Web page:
By Charlene Muhammad CHARLENEM
Outraged community responds to death of teenager
(FinalCall.com) – The family 17-year-old Jordan Davis laid his body in its final resting place Dec. 1. But amid their pain, their journey for justice began as his killer invoked Florida’s controversial “Stand Your Ground Law” for the shooting.
The law allows Floridians to use deadly force if they feel threatened.
Michael Dunn, who is White, is charged with second degree murder and attempted murder for the Nov. 23 shooting that left Jordan Davis, who is Black, dead allegedly over loud music.
According to police, Mr. Davis and three other teens were sitting in an SUV at the Gate gas station in Jacksonville when 45-year-old Mr. Dunn complained about their loud music. Police say an argument ensued and in the end, Mr. Dunn fired at least eight bullets into the teens’ vehicle. He then fled the scene with his girlfriend without notifying police.
Mr. Dunn claims he saw a shotgun in the teens’ vehicle and felt threatened, according to his attorney. Jacksonville sheriffs said the teens were unarmed.
Community activists charge the shooting was rooted in pure racism. And as the story gained national media attention, many were reeling over what they called a clear cut shooting borne out of hatred and vigilantism.
“We believe that the climate of White supremacy is growing by the day. After the election of President Obama, there’s the angry White male syndrome,” said Mikhail Muhammad, minister of community activism for the New Black Panther Party chapter in Jacksonville.
“There’s fear of the Black man and since can’t reach Obama but they can reach us, our children are being targeted by these White supremacists,” he told The Final Call.
While Mr. Dunn pled not guilty to murder on Nov. 28 when he invoked Stand Your Ground, activists also argue the fact he fled Jacksonville suggests otherwise.
“It’s amazing the euphemisms White people use for murdering a child in cold blood as a hate crime. It’s nothing more and nothing less than full-fledged racism. This man had it in his mind, just as George Zimmerman did, and has been nursing the desire for some time to kill a Black man,” said Dr. Ava Muhammad, an attorney and student minister for the Nation of Islam.
Mr. Zimmerman faces a tentative second degree murder trial on June 10, 2013 for the shooting of Black teen Trayvon Martin in Sanford, Fla., on February 26, 2012.
Both fatal encounters were racially motivated and the killers were the aggressors, Dr. Muhammad noted. Experiencing loud music from a nearby car is no justification for approaching a car and firing into it, she said. She added, the shooting wasn’t extrajudicial–outside the realm of the law–but it was outside the realm of reason and insanity.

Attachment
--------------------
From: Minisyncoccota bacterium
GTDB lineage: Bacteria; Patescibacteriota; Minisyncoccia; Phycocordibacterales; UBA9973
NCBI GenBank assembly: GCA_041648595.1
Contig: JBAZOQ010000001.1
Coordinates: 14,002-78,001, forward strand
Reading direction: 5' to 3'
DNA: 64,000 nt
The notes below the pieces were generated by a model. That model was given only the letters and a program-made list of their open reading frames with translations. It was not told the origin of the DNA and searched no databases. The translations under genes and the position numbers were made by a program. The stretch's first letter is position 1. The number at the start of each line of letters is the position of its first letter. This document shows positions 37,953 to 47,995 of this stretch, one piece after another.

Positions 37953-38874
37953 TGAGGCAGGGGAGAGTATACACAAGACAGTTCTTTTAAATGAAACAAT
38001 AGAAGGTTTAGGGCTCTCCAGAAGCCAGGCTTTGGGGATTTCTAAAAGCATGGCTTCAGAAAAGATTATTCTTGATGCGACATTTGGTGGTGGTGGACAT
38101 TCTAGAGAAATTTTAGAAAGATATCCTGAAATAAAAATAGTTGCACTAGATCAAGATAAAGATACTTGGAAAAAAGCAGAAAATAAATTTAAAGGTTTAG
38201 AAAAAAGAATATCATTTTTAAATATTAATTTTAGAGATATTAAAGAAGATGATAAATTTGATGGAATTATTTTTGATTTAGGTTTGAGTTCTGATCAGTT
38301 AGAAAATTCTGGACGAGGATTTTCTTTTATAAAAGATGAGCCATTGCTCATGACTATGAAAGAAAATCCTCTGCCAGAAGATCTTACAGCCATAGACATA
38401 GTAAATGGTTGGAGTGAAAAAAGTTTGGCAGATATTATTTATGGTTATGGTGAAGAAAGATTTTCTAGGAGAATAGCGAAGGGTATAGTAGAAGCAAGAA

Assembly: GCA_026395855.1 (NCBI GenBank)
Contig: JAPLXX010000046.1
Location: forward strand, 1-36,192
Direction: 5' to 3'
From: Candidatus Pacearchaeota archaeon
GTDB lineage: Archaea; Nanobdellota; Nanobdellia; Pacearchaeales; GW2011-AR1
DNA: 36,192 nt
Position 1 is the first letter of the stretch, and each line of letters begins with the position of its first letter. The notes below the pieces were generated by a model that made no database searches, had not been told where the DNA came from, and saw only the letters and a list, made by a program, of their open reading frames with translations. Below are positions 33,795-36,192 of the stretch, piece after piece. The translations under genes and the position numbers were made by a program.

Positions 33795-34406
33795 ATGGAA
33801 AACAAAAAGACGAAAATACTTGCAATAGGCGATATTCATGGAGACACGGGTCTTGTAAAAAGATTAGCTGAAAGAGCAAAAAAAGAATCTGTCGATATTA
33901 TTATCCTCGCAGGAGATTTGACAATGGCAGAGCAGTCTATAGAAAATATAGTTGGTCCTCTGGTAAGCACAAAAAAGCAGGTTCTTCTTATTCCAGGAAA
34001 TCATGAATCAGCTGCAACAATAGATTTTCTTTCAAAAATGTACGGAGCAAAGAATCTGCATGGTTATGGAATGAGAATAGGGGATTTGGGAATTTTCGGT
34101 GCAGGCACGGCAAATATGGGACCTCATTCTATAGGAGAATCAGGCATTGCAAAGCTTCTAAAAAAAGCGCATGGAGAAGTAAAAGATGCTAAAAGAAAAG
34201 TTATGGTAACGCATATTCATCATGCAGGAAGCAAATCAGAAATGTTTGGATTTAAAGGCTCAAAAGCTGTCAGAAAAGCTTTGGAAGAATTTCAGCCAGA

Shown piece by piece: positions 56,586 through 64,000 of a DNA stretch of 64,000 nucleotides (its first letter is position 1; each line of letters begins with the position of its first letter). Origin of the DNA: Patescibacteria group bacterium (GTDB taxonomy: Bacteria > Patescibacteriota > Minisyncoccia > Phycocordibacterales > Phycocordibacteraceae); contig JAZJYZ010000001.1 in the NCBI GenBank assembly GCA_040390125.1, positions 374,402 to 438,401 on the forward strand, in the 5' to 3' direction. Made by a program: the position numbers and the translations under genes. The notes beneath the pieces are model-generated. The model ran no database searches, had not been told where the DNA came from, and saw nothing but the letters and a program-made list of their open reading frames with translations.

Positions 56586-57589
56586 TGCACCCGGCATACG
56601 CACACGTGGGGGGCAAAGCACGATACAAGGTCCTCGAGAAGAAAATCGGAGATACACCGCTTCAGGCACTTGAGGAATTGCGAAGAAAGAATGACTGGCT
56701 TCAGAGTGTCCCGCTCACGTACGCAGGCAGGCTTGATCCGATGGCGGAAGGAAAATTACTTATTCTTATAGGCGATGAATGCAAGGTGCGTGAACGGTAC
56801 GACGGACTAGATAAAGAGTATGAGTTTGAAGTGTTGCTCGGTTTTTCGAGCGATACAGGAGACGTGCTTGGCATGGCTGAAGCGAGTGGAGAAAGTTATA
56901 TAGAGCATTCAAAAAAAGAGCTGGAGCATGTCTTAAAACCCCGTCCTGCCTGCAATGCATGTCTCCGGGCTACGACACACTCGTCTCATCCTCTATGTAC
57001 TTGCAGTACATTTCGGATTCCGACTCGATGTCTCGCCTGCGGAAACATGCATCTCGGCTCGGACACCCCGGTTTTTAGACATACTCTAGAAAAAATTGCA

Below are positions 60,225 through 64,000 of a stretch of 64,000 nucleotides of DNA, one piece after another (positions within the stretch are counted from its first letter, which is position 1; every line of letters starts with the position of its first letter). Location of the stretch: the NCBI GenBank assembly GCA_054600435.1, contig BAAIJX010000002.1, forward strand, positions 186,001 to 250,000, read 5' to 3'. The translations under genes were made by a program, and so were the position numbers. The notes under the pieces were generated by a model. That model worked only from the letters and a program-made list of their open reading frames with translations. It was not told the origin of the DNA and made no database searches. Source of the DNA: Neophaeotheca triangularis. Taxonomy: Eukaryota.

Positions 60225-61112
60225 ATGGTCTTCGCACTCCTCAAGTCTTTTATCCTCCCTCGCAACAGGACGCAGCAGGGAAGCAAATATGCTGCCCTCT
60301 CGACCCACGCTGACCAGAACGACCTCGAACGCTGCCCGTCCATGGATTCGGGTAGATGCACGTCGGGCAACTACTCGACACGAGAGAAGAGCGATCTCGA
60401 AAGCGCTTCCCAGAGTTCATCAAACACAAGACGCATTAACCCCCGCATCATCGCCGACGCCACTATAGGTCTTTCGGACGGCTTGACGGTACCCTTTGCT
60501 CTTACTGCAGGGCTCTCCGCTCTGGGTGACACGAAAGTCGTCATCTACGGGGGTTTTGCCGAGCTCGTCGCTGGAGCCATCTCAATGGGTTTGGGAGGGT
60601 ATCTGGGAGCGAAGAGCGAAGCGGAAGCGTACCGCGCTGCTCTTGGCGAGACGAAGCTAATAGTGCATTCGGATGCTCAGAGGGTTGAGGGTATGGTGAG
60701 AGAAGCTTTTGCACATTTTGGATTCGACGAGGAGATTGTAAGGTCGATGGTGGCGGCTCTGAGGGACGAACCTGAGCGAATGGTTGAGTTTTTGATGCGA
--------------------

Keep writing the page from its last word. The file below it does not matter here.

“Once again, it reinforces what the Honorable Elijah Muhammad and now Min. Louis Farrakhan have never stopped saying, there’s only one solution. The best and only solution is separation,” Dr. Muhammad said.
Meanwhile, community activists are mobilizing people to demand Mr. Dunn’s girlfriend be arrested and charged as an accessory, Mikhail Muhammad said.
No further information was being released in the ongoing investigation, a spokesperson for the Jacksonville Sheriff’s Office told The Final Call in response to a request for an update and interview.
However, Jacksonville Sheriff’s Office Homicide Lt. Rob Schoonover indicated during a Nov. 26 press conference that Mr. Dunn’s girlfriend will not face charges. He told reporters he didn’t have her identity but then said she was cooperating with police. “She had no part in this,” Lt. Schoonover said.
“We demand she be arrested and charged! … They have been very quiet about this woman and have revealed no identity but amazingly, they have revealed the young men’s identity even though they were involved in no crime,” Mikhail Muhammad insisted.
Several silent protests and vigils have been held since the shooting. Mr. Davis’ classmates stopped working and held a prayer vigil at Wolfson High School, where he attended, according to James Muhammad, a local activist. Family lawyers led a campaign for residents to turn their music up loud as a local radio station played the song “Strawberry Letter 23.” The song was picked by the late teen’s family, one attorney explained.
“The words are very special. The song is very special. It’s a song about love and rainbows. It’s one of those old 70’s songs where everybody just loved each other more and that’s where we are. You’ve got people reacting without acting. You’ve got people on instant gratification and that’s not the way things used to be,” Attorney John Phillips told First Coast News in Jacksonville.
“It’s been characterized, loud music, as a teenage thing or a Black-White thing. I’m 37-years-old. Got grey in my beard and when I’m driving around and hear a song that I like, I turn it up,” Atty. Phillips added.
On Dec. 3, at Final Call press time a door-to-door campaign to teach lessons about conflict resolution and de-escalating hostile situations was planned, according to James Muhammad, who is also a member of the Nation of Islam.
“We want justice in this case … People are mobilizing to get the courtrooms for hearings. We are spending time out on the streets, talking to young men on not just what to do when you’re approached by police, but what to do when you’re approached by strangers,” he said.
When Blacks stand their ground (FCN, 05-30-2012)
Black legal experts weigh in on Zimmerman case (FCN, 04-29-2012)
Zimmerman Charged: Second Degree Murder in Trayvon Martin case (FCN, 04-17-2012)